At the April 21 OPRF school board meeting, special ed parents, supporters, and other audience members were taken aback to hear Superintendent Susan Bridge accuse parents of "an increasingly distorted portrayal of the special ed program." In a report on Channel 2 News on April 26 regarding a spanking incident at the high school, Supt. Bridge said the school had done a thorough investigation and discovered no evidence of mental or physical abuse.
Yet in the last month, Supt. Bridge; Phil Prale, assistant superintendent of Curriculum and Instruction; and parents have heard and read statements from 10 individuals concerning mistreatment and neglect of TEAM students (TEAM is a program at OPRF for students with cognitive disabilities). These statements come from two former OPRF employees, six parents, and two OPRF honors graduates. It is difficult to understand how everything that those individuals saw and heard has been deemed inconsequential. Here are just a few examples:
In April, 2004, a parent who was dropping some clothes off in a TEAM classroom found the students sitting in the dark with an aide at the computer with her back to the students. By the time she exited the building, she was told at the front desk that she could not make unannounced visits to TEAM?#34;they would have to call the classroom first to tell them she was coming.
On May 6, 2004, four parents observed an aide crossing Oak Park Avenue with three students. She was talking on her cell phone and never looked back to see that one of the students was 10 feet behind her in the middle of the street.
When a student reported on June 10, 2004, to her parents that she had been spanked by that same aide, the "investigation" did not even include an interview with the student or her parents. The testimony of another student who corroborated the spanking was dismissed. Despite a written commitment from OPRF on August 23, 2004, that this aide would no longer have any contact with the student she spanked, the aide has accompanied that student to her job site weekly. (It was stated at the April 21 board meeting that OPRF did not report this incident to DCFS until March, 2005.)
On March 17, 2005, a former OPRF employee in the TEAM program met with Asst. Supt. Prale and parents. That person reported observing the above-mentioned aide very close to a student's face, counting to five, and bringing her hand down with a chopping motion towards the student with each count. The former employee stated that the student was very agitated and the aide's actions were inappropriately threatening.
Despite parents' requests to at least move that aide to another position, she is still in the jobs program at OPRF and continues to work with disabled students.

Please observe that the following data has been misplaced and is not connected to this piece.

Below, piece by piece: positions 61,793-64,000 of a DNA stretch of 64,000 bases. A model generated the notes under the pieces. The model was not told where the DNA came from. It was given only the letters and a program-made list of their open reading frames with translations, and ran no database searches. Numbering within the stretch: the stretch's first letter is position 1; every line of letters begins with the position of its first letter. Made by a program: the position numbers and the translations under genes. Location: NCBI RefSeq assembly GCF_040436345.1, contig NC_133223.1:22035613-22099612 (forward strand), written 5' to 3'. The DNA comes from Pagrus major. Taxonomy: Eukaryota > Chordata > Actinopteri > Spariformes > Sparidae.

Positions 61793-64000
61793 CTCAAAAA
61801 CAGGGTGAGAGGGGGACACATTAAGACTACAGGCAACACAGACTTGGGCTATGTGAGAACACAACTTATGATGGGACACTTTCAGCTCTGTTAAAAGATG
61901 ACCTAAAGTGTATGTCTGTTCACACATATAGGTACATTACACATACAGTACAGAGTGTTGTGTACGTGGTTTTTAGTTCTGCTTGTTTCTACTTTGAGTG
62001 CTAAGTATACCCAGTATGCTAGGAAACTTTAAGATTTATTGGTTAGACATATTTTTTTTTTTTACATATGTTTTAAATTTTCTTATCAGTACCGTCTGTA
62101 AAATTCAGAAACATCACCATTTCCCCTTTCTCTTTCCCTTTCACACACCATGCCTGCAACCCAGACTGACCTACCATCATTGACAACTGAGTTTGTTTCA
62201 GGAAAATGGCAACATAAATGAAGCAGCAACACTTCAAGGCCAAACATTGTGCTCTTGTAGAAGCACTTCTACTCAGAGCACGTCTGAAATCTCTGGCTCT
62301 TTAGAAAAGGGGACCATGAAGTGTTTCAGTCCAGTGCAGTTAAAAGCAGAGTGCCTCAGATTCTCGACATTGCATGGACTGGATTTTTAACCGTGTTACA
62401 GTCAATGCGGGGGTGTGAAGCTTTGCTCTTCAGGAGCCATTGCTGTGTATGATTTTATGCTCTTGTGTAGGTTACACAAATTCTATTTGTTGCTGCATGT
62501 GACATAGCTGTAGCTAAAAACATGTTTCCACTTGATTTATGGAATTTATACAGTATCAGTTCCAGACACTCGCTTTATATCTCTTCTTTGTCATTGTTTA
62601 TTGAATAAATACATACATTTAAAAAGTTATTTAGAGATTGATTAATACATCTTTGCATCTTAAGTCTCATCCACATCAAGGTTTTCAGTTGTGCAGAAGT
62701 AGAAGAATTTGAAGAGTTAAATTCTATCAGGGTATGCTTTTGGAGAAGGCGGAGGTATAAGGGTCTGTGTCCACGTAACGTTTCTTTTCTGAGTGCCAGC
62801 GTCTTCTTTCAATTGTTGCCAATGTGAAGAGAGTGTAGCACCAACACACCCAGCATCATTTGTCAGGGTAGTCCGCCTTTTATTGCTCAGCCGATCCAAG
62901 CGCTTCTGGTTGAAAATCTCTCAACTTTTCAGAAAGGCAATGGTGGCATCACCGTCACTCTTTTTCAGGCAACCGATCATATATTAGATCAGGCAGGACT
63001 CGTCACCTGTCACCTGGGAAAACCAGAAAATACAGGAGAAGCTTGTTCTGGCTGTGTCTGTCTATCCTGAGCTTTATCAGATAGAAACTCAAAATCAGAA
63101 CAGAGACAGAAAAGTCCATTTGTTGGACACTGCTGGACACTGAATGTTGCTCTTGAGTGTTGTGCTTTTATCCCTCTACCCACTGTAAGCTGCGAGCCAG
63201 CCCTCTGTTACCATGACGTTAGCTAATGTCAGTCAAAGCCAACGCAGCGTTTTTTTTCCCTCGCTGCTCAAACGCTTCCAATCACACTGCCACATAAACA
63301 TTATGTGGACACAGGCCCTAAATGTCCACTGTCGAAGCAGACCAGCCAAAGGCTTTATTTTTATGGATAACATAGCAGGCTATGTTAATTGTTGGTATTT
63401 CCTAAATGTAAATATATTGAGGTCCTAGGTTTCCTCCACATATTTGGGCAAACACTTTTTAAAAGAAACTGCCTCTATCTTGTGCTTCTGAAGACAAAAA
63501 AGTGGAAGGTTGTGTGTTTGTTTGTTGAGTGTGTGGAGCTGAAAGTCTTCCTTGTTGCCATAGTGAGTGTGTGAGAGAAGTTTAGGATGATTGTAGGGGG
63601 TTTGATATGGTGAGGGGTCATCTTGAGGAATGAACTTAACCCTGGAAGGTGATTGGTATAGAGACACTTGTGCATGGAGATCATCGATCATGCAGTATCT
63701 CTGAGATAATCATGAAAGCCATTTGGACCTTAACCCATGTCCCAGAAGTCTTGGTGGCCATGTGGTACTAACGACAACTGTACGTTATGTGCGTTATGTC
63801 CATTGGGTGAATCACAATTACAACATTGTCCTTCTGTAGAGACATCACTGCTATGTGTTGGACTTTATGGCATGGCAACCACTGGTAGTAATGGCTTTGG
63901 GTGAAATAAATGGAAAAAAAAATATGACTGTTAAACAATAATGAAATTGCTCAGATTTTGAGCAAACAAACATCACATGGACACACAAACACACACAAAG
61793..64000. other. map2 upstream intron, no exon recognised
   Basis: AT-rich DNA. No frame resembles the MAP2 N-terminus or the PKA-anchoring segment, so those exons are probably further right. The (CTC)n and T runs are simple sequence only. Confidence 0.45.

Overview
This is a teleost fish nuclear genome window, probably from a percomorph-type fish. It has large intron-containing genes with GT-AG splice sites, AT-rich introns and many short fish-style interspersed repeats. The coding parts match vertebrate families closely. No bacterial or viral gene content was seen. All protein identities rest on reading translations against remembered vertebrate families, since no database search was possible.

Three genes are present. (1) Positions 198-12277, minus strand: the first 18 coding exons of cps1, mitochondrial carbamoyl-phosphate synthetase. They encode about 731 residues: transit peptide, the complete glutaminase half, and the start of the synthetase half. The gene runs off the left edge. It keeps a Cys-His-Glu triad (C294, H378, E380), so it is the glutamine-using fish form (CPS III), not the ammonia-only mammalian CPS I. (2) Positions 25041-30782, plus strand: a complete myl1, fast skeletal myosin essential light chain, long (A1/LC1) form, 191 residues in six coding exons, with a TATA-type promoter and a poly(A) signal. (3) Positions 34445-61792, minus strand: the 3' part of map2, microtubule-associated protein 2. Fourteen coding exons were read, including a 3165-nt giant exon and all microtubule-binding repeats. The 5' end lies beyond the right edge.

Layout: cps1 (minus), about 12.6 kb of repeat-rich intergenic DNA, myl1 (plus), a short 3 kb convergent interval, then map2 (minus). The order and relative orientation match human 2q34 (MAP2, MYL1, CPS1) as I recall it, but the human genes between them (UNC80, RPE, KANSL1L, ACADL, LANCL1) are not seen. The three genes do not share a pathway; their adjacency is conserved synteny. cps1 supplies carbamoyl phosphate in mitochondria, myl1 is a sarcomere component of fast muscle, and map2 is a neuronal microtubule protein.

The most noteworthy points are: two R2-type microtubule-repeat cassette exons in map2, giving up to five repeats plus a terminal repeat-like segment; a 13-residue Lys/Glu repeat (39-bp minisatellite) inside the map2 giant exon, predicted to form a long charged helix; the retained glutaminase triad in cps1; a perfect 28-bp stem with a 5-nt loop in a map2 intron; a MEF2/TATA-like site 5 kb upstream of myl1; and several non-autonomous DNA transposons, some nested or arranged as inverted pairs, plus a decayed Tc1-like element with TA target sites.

On March 17, 2005, the former employee also reported that wheelchairs were used to block the classroom doors so that a student who wandered could not get out. On at least one occasion a student was in the wheelchair when it was used as a door block.
On March 14, 2005, another former employee met with Asst. Supt. Prale and parents. This person reported that from the first day on the job, there was "almost constant, unnecessary, mean yelling at the students." This employee heard students being called "stinky," "disgusting," "lazy," and "baby" to their face in derogatory tones.
In an April 18, 2005 letter to OPRF, one of the former OPRF honors students reported: "I saw students being ridiculed or neglected by members of the staff. It was commonplace that in their 'instruction,' aides would yell at the students in an effort to solve a problem. Instead of acting as a friend and helper of the students, some aides would play the role of the bully." On April 11, 2005, another student described several incidents and then wrote, "These types of belittlement and humiliation were regular occurrences." These honors students were volunteers in a class with TEAM students.
Undoubtedly there are kind, caring staff members working with disabled students at OPRF, but it is difficult to comprehend how administrators can ignore the evidence and continue to portray the TEAM program in a positive light. The statements presented to the administration show that the problems in the program are not just due to a few teacher aides. Another TEAM parent wrote, "I saw a staff member treat a TEAM student in a way that I felt was hurtful and unacceptable. The aide then defended her actions to me as routine among those who work with this child. Instead of being treated respectfully for bringing this to the attention of the [TEAM] administration, attempts were continually made to discredit and diminish my experience."
Children with mental impairments are the most vulnerable students in our schools, and as parents we are very concerned about how they are treated. Some of our children are nonverbal; they can't tell us what happens at school. Even those with good verbal skills are often unable to distinguish between what is appropriate behavior from adults and what is inappropriate.
We implore Dr. Bridge and the OPRF administration to take the evidence presented by these employees, parents and students seriously and to rise to the challenge of addressing this complex issue in an effective, decisive manner.
Debbie Bray, Vince Bray, Terry Burke, Scott Berman, Carolyn Effgen, David Effgen, Gwen Gotsch, Inah Koss, Mike Koss, Judy Law, William Ho, Pat Nassano, Rich Miller, Pati O'Connor, Charlie O'Connor, Beverly Shaw, Joanne Taylor present and future TEAM parents